Best Heroes & Heroism Quotes I Wish I Had Read

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Heroes & Heroism Quotes

What with making their way and enjoying what they have won, heroes have no time to think. But the sons of heroes –ah, they have all the necessary leisure. 

Aldous Huxley (1894-1963, British Author)

 

Sometimes, when one person is missing, the whole world seems depopulated.

Alphonse De Lamartine (1790-1869, French Poet, Statesman, Historian)

 

A man can be a hero if he is a scientist, or a soldier, or a drug addict, or a disc jockey, or a crummy mediocre politician. A man can be a hero because he suffers and despairs; or because he thinks logically and analytically; or because he is “sensitive;” or because he is cruel. Wealth establishes a man as a hero, and so does poverty. Virtually any circumstance in a man’s life will make him a hero to some group of people and has a mythic rendering in the culture — in literature, art, theater, or the daily newspapers.

Andrea Dworkin (1946-, American Feminist Critic)

 

The opportunities for heroism are limited in this kind of world: the most people can do is sometimes not to be as weak as they’ve been at other times.

Angus Wilson (1913-1991, British Author)

 

Aspire rather to be a hero than merely appear one.

Baltasar Gracian (1601-1658, Spanish Philosopher, Writer)

 

The legacy of heroes is the memory of a great name and the inheritance of a great example.

Benjamin Disraeli (1804-1881, British Statesman, Prime Minister)

 

 

Unhappy the land that is in need of heroes.

Bertolt Brecht (1898-1956, German Dramatist, Poet)

 

One murder makes a villain, millions often a hero.

Bishop Porteous

 

I think of a hero as someone who understands the degree of responsibility that comes with his freedom.

Bob Dylan (1941-, American Musician, Singer, Songwriter)

 

You lived too long, we have supped full with heroes, they waste their deaths on

us.

D. Andrews (1913-1992, British Poet, Scholar)

 

Heroism is not only in the man, but in the occasion.

Calvin Coolidge (1872-1933, Thirtieth President of the USA)

 

To have no heroes is to have no aspiration, to live on the momentum of the past, to be thrown back upon routine, sensuality, and the narrow self.

Charles Horton Cooley (1864-1929, American Sociologist)

 

Bardot, Byron, Hitler, Hemingway, Monroe, Sade: we do not require our heroes to be subtle, just to be big. Then we can depend on someone to make them subtle.

J. Enright (1920-, British Poet, Critic)

 

In our world of big names, curiously, our true heroes tend to be anonymous. In this life of illusion and quasi-illusion, the person of solid virtues who can be admired for something more substantial than his well-knownness often proves to be the unsung hero: the teacher, the nurse, the mother, the honest cop, the hard worker at lonely, underpaid, unglamorous, unpublicized jobs.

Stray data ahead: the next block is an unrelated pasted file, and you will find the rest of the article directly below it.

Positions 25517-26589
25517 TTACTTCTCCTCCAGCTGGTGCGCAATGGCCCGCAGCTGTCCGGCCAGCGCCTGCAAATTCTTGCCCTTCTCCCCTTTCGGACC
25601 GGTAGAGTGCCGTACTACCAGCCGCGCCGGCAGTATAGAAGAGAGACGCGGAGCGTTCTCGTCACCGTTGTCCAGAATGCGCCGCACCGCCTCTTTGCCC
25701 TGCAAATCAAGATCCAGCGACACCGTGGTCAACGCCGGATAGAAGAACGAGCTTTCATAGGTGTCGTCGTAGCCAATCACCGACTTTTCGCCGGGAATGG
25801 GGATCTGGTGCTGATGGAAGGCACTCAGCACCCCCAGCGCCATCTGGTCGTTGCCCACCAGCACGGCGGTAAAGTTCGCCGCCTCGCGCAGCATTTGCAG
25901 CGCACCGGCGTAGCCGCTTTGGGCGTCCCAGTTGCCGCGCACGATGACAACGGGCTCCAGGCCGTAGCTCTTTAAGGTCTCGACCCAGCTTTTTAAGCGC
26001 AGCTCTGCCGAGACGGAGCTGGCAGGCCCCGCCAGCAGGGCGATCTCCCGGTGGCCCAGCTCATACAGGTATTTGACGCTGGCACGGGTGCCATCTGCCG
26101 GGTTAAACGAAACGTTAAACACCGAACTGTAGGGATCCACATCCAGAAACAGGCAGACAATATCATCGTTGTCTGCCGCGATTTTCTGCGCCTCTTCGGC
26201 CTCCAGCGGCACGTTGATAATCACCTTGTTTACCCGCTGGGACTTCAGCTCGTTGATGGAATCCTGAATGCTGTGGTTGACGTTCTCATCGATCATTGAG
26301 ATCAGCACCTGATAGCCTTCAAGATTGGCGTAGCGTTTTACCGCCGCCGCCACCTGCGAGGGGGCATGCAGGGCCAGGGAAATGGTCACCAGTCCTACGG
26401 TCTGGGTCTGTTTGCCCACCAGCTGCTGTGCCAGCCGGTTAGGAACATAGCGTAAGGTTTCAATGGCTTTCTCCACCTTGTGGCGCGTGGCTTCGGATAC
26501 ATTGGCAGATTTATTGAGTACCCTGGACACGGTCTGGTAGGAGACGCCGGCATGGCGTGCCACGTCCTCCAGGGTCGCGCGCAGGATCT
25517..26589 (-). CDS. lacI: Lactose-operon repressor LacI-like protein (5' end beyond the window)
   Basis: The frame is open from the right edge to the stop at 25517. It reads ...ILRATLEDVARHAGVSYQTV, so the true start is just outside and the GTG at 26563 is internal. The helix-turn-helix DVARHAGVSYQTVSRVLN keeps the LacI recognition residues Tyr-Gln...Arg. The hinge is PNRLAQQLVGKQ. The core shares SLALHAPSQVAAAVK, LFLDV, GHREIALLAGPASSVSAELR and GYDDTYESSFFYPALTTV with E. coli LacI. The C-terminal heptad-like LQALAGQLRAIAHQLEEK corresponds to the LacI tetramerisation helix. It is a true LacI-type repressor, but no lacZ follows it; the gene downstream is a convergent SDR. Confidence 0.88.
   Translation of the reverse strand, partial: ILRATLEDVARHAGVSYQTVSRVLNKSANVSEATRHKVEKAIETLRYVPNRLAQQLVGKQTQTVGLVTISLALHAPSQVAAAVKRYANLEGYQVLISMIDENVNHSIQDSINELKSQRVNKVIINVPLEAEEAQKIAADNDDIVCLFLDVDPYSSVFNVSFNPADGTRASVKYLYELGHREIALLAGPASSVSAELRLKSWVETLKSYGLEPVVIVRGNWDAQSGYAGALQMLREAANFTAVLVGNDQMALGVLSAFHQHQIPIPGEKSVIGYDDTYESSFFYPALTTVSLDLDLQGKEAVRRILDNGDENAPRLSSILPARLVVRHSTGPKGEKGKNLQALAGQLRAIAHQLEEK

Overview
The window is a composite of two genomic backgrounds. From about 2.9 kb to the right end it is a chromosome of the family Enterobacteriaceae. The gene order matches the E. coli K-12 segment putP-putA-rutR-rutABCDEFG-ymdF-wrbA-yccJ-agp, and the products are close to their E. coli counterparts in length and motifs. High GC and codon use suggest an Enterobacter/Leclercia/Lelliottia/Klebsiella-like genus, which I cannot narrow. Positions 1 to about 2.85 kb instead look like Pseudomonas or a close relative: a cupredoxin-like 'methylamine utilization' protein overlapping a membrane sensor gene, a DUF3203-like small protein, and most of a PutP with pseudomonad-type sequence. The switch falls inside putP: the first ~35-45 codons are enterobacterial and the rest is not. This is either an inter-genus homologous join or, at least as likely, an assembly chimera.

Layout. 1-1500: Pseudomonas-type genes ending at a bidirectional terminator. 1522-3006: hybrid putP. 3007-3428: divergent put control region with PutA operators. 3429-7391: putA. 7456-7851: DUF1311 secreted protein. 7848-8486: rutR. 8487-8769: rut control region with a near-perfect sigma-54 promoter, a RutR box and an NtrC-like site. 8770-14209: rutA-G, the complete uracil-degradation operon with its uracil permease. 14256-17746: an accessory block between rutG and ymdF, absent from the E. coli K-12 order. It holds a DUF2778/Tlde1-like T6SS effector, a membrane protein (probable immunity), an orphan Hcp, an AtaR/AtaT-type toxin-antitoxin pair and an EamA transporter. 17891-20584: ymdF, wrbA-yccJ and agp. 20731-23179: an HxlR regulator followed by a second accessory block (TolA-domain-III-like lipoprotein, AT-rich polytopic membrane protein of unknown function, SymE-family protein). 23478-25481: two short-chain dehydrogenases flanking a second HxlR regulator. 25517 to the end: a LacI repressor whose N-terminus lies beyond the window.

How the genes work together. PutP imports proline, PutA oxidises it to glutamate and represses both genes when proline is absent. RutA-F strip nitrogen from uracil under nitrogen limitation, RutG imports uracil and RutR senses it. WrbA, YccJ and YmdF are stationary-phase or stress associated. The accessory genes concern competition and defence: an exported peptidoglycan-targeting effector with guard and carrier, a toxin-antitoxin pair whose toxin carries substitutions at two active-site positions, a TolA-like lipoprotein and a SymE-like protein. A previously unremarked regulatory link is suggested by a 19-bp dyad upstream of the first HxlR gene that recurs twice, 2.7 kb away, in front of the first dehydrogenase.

Daniel J. Boorstin (1914-, American Historian)

 

What is our task? To make Britain a fit country for heroes to live in.

David Lloyd George (1863-1945, British Statesman, Prime Minister)

 

What is a hero without love for mankind.

Doris Lessing (1919-, British Novelist)

 

Be your own hero, it’s cheaper than a movie ticket.

Doug Horton

 

A boy doesn’t have to go to war to be a hero; he can say he doesn’t like pie when he sees there isn’t enough to go around.

Edgar Watson Howe (1853-1937, American Journalist, Author)

 

 

The “paper tiger” hero, James Bond, offering the whites a triumphant image of themselves, is saying what many whites want desperately to hear reaffirmed: I am still the White Man, lord of the land, licensed to kill, and the world is still an empire at my feet.

Eldridge Cleaver (1935-, American Black Leader, Writer)

 

A hero is a man who is afraid to run away.

English Proverb

 

As a rule, all heroism is due to a lack of reflection, and thus it is necessary to maintain a mass of imbeciles. If they once understand themselves the ruling men will be lost.

Ernest Renan (1823-1892, French Writer, Critic, Scholar)

 

The hero is one who kindles a great light in the world, who sets up blazing torches in the dark streets of life for men to see by.

Felix Adler (1851-1933, American Educator, Social Critic)

 

There are heroes in evil as well as in good.

François de La Rochefoucauld (1613-1680, French classical writer)

 

Once the state has been founded, there can no longer be any heroes. They come on the scene only in uncivilized conditions.

Georg Hegel (1770-1831, German Philosopher)

 

No man is a hero to his valet. This is not because the hero is no hero, but because the valet is a valet.

Georg Hegel (1770-1831, German Philosopher)

 

You cannot be a hero without being a coward.

George Bernard Shaw (1856-1950, Irish-born British Dramatist)

 

Children demand that their heroes should be freckleless, and easily believe them so: perhaps a first discovery to the contrary is less revolutionary shock to a passionate child than the threatened downfall of habitual beliefs which makes the world seem to totter for us in maturer life.

George Eliot (1819-1880, British Novelist)

 

A hero is someone right who doesn’t change.